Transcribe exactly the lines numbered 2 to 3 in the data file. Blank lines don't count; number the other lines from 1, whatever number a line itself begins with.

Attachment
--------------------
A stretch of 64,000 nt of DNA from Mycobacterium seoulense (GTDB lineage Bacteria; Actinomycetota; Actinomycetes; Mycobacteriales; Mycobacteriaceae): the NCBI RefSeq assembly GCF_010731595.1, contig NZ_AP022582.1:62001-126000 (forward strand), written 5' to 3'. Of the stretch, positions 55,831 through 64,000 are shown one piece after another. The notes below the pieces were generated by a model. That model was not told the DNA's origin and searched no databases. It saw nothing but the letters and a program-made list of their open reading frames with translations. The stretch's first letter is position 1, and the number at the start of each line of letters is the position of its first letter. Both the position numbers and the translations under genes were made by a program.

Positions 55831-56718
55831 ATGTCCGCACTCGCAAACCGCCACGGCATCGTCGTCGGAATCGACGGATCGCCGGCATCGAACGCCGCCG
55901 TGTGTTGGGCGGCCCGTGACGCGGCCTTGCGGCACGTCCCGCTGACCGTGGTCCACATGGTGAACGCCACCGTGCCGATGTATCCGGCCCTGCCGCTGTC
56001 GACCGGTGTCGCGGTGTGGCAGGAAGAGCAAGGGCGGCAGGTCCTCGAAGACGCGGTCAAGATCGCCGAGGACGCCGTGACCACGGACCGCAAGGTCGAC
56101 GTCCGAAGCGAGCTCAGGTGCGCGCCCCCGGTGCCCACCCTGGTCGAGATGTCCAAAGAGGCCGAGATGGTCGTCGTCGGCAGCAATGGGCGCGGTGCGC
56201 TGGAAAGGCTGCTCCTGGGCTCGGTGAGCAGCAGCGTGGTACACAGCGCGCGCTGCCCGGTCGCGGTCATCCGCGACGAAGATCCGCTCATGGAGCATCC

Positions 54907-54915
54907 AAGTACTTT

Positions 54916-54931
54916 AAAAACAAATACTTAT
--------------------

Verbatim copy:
Positions 55831-56718
55831 ATGTCCGCACTCGCAAACCGCCACGGCATCGTCGTCGGAATCGACGGATCGCCGGCATCGAACGCCGCCG